Emulsion Polymerisation is a method in which polymers are prepared. The process of emulsion polymerisation consists essentially of forming an emulsion of a monomer, or a mixture of co-monomers, in an aqueous medium by the use of emulsifiers and then to polymerise the system in a controlled way with the use of an initiator.
The selection of suitable emulsifiers is complex and in some cases, anionics or nonionics can be used singularly but in most cases, an anionic/nonionic system is preferred as a way of increasing the stabilisation of the latex.
After many years of practical experience, we can provide starting surfactant recommendations for each polymer type listed. In most cases, the polymer chemist will need to evaluate the emulsifiers types, additional levels and ratios in order to obtain the required performance.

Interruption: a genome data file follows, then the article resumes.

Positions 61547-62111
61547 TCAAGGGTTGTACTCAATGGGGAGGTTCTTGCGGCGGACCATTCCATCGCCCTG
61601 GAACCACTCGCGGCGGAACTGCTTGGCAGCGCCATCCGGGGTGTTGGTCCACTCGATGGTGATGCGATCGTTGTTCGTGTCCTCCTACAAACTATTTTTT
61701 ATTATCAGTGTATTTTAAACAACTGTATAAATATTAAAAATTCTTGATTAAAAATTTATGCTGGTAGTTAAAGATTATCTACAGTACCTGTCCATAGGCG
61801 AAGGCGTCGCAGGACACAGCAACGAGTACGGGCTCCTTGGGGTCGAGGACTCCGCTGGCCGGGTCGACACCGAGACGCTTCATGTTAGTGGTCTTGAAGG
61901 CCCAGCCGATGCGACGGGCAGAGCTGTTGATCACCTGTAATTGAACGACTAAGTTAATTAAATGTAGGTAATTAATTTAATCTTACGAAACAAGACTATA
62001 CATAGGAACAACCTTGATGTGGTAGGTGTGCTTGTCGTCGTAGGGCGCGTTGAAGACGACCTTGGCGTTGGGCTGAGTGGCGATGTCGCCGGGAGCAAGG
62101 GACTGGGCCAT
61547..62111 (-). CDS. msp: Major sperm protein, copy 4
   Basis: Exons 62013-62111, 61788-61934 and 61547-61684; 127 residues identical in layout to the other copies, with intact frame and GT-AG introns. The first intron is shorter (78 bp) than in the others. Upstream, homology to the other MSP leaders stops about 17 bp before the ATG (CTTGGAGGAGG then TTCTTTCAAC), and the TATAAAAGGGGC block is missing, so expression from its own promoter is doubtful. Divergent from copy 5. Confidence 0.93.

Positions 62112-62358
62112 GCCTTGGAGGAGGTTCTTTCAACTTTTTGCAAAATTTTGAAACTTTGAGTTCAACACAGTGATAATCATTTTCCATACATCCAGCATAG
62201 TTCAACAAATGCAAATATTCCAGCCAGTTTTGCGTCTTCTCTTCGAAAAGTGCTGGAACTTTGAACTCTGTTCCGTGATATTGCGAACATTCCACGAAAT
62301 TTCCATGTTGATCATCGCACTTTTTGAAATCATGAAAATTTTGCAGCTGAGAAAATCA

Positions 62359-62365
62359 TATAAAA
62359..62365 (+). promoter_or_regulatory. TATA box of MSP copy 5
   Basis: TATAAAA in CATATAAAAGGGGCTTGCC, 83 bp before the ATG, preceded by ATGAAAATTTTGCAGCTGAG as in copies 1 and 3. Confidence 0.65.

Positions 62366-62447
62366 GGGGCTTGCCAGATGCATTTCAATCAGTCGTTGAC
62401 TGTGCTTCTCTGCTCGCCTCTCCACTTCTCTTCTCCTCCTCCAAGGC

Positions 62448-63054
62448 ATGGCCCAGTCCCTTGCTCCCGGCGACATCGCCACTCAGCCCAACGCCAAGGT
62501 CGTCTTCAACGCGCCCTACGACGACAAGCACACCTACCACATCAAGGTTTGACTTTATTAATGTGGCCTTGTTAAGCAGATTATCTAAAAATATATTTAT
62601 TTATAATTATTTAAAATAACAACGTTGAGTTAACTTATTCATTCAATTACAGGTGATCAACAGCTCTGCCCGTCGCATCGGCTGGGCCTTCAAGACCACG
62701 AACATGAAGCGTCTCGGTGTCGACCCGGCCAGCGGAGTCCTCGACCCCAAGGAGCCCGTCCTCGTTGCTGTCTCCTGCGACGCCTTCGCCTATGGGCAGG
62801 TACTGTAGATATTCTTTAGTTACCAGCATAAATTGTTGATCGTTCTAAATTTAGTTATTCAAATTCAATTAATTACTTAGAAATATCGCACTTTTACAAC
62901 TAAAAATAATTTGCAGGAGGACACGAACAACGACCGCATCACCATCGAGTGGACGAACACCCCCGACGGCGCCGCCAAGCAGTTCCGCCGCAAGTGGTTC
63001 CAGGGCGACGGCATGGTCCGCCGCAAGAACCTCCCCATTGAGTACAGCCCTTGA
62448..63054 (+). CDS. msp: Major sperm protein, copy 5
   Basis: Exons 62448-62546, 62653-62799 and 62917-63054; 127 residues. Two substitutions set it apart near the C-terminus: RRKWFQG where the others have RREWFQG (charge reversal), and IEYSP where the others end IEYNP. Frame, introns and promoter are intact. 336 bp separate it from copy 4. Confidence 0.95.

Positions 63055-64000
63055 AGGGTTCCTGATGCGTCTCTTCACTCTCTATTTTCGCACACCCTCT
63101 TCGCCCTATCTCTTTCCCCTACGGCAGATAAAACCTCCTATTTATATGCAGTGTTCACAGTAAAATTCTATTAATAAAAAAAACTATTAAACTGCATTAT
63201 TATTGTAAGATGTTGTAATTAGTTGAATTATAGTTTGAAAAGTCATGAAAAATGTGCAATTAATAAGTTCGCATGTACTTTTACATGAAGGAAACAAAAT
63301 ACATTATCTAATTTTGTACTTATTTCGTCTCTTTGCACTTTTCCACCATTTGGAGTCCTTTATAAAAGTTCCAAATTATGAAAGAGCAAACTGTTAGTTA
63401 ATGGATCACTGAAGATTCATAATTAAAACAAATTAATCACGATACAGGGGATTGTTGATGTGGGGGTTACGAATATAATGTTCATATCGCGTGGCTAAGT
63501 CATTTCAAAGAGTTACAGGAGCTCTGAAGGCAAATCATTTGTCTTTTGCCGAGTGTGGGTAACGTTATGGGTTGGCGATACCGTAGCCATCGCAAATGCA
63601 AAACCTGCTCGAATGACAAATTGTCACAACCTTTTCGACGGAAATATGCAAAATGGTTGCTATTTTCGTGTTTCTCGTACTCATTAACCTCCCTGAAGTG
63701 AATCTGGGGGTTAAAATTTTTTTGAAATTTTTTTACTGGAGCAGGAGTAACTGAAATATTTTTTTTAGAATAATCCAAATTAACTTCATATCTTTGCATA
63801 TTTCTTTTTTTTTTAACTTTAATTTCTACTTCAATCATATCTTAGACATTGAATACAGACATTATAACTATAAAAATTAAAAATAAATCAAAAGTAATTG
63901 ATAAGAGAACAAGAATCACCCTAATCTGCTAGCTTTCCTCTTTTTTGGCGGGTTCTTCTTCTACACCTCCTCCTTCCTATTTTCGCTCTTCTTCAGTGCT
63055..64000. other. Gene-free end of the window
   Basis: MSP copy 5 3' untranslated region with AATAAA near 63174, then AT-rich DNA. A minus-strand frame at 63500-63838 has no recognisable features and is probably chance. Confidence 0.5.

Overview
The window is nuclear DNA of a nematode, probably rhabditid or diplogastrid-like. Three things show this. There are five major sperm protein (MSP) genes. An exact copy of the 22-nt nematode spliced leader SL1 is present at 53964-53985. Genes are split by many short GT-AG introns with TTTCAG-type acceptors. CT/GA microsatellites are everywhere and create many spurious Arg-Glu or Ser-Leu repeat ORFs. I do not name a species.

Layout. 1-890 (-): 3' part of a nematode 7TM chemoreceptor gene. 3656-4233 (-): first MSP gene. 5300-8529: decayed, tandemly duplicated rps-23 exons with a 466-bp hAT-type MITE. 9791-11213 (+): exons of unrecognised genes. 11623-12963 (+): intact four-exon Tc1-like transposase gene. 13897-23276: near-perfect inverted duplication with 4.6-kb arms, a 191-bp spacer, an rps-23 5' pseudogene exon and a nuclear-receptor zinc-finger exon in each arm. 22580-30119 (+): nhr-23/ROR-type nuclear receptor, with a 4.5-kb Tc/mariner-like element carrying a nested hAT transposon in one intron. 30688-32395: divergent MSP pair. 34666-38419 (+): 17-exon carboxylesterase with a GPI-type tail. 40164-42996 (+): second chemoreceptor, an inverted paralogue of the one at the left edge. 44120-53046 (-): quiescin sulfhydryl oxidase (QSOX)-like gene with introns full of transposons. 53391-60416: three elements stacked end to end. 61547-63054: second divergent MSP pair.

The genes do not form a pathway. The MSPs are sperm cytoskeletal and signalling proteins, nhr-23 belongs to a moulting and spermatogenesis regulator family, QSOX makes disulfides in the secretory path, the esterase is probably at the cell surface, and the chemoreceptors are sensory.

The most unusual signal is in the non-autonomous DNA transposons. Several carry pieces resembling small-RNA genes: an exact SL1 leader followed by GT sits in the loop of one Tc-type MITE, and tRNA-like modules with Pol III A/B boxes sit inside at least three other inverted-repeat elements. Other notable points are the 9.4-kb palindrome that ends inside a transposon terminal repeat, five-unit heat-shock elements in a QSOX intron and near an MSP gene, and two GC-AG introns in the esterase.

Vinyl Acetate Homopolymer (PVA)
Polyvinyl acetate homopolymer emulsions, often called PVAc or occasionally PVA homopolymers. Polyvinyl acetate is synthesized by the emulsion polymerisation of vinyl acetate monomer (VAM). PVAc emulsions are best known for their use in wood glues or school glues due to their strong adhesion properties.
However, PVAc emulsions are also widely used in many industrial and consumer end-use applications:
Paper and paperboard coatings
Building and construction products
Vinyl Acetate - Acrylic
Vinyl Acetate - VeoVa
Vinyl Chloride (PVC) & copolymers
Styrene acrylic copolymer dispersions are used in a variety of industrial and consumer end-use applications, including:
Architectural decorative coatings
Adhesives and fillers
Glass fibre binder applications, such as wall coverings